The 4 Trends of Edge Computing
Isabella Ferreira
Published at 11/22/2021
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Edge computing is a trendy topic nowadays. With the increasing amount of data that needs to be processed and stored, problems with infrastructure management, data security, privacy, and governance needs to be taken into account now more than ever.

According to a research report from MarketsandMarkets, the edge computing market size is expected to grow to USD 15.7 billion by 2025. It seems promising, right?

But what is edge computing?

"Edge computing is the practice of processing and storing data either where it’s created or close to where it’s generated — “the edge” — whether that’s a smartphone, an internet-connected machine in a factory or a car." [2]. The ultimate goal of edge computing is to reduce latency or the time it takes for an application to run or to execute a command.

What kind of application can benefit edge computing?

Typical applications for edge computing are those that generate huge amounts of data and that data needs to be processed as close to real time as possible, such as self-driving cars, augmented reality apps, and wearable devices.

The growth of the Internet of Things (IoT) applications across industries might be the key factor driving the success of edge computing, since IoT requires low-latency processing and real-time, automation of decision making, and needs an increasing amount of data and network traffic.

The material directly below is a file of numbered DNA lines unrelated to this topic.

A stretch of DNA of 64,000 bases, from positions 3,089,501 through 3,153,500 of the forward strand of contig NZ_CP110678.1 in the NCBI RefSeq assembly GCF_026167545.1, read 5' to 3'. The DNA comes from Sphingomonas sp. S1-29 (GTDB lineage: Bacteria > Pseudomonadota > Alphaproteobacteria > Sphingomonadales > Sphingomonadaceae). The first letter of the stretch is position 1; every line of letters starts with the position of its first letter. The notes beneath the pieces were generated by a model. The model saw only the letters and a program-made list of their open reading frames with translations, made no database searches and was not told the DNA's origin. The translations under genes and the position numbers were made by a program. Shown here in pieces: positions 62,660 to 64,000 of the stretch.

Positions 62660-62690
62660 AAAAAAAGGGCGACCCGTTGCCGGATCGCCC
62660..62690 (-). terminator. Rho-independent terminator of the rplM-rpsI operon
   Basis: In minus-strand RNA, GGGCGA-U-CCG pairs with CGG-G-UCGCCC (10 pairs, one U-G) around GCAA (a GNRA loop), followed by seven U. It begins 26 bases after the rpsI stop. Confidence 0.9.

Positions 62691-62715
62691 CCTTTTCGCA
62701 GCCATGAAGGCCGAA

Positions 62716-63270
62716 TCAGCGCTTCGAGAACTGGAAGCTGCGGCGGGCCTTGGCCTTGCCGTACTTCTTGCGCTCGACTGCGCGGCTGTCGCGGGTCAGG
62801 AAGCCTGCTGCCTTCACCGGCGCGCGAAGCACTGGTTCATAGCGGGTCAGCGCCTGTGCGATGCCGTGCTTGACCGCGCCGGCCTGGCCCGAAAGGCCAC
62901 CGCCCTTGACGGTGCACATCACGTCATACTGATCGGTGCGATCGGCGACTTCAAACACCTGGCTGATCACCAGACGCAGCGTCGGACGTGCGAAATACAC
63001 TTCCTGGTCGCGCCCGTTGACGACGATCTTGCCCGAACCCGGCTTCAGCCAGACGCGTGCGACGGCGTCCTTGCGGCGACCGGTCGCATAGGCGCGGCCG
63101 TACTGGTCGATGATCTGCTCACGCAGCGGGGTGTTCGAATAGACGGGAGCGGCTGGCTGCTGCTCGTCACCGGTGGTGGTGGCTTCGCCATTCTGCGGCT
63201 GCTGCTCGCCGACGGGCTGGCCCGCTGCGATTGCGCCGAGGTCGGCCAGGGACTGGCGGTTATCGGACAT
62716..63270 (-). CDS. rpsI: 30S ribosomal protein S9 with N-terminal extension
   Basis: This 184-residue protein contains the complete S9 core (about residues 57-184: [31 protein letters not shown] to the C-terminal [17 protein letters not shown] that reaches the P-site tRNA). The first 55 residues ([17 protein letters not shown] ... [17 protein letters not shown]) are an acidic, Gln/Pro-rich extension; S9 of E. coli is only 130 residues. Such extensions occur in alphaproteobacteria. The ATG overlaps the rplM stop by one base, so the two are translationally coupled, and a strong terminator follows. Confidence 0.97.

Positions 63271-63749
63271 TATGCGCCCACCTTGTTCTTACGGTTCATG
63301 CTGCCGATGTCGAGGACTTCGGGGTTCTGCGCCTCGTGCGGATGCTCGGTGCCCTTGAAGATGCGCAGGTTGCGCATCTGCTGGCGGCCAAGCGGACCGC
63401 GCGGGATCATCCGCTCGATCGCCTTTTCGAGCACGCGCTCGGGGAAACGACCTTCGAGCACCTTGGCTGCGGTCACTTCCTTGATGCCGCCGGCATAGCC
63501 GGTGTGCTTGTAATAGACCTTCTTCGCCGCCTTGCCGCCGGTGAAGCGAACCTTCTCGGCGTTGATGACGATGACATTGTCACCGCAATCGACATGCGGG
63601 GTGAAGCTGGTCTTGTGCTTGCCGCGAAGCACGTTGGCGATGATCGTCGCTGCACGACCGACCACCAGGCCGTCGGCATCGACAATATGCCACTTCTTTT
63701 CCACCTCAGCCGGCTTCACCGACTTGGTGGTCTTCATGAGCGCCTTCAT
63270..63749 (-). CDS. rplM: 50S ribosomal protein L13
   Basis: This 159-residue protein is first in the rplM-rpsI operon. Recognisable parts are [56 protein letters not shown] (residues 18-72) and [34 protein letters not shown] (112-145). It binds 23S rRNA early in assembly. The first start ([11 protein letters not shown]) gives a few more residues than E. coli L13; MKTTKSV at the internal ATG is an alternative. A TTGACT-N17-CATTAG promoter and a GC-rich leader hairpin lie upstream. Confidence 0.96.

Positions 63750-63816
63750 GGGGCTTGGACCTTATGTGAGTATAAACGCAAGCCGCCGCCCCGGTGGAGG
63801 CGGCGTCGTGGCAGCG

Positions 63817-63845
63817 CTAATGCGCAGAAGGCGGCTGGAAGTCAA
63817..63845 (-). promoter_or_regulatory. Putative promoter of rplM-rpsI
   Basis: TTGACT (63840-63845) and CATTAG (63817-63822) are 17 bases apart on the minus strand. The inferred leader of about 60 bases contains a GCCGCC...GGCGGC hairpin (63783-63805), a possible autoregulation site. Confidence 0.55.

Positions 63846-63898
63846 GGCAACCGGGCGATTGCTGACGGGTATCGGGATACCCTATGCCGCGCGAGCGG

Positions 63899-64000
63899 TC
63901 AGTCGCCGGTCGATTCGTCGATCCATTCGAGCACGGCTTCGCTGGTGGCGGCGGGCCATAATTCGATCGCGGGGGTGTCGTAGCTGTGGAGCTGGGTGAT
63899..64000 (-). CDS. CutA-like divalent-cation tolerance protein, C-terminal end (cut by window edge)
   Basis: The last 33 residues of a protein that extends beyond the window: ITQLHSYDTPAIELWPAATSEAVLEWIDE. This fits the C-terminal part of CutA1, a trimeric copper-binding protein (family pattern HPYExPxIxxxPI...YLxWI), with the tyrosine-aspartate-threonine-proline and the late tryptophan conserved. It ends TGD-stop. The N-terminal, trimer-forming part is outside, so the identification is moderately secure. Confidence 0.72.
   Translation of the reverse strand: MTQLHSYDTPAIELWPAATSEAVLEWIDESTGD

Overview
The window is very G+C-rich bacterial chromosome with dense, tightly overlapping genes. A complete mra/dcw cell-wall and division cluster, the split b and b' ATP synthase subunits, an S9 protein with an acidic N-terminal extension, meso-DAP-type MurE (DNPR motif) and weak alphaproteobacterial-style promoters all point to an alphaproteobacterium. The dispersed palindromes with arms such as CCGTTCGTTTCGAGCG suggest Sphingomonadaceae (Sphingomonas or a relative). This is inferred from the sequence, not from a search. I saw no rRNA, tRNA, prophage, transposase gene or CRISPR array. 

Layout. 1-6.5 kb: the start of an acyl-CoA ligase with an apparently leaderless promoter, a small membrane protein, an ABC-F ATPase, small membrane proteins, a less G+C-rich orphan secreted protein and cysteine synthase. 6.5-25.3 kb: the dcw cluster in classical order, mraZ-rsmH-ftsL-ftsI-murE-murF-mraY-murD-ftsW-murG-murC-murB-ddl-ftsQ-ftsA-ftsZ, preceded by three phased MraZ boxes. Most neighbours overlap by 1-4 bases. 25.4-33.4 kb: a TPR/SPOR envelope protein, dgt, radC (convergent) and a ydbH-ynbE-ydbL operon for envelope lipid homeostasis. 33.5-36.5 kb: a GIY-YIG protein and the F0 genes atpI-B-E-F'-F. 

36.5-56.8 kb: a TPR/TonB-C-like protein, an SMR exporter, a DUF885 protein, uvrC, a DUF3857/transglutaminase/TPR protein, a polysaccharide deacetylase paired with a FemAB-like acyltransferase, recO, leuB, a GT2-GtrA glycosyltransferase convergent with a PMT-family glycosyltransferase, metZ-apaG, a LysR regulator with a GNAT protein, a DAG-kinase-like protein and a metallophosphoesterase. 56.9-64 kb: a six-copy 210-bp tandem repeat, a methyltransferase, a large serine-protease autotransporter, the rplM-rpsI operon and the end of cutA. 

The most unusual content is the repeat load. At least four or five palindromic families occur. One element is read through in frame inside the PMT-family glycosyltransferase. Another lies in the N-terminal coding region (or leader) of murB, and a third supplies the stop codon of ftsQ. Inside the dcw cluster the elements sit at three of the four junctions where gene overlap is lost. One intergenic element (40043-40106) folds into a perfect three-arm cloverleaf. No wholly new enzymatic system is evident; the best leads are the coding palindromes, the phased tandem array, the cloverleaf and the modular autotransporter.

How to implement edge computing?

From the development perspective, there are two ways to approach edge computing, namely serverless and containers.

Containerization technologies, such as Kubernetes and Docker, allow code portability (i.e. deploy the code to different locations). However, serverless can be used for applications in which it is necessary to stream content close to the user. Typically, serverless is used for running applications in the cloud and containers for transforming hardware resources into the private cloud [1].

Now that you know what edge computing is, let's look at some edge computing trends.

1. Machine learning at the edge

Machine learning at the edge can be challenging due to the complexity of data solutions. However, nowadays there are AI-optimized hardware, container-package applications, and frameworks such as Tensorflow light and TinyML that makes machine learning at the edge more feasible. Additionally, open standards such as the Open Neutral Network Exchange (ONNX) are pushing the limits of machine learning interoperability by making on-device machine learning and data analytics possible on the edge.

2. 5G networks pushing edge computing

With the adoption of 5G networks, edge computing will be more feasible in the context of augmented and virtual reality and autonomous vehicles

3. Data security is improve with edge computing

With edge computing, data security is improved since the application does not depend on a single point of storage. With that, the user experience is improved as well.

4. Cloud and edge providers explore partnerships

According to the IDC Research, a quarter of organizations will improve business agility by integrating edge data with applications built on cloud platforms by 2024. Although that will require partnership between cloud and communication service providers (such as wireless carriers and major public cloud providers), applications closer to end users and with real-world assets will become an increasingly critical component of this trend.

About the author:

Isabella Ferreira is an Ambassador at TARS Foundation, a cloud-native open-source microservice foundation under the Linux Foundation.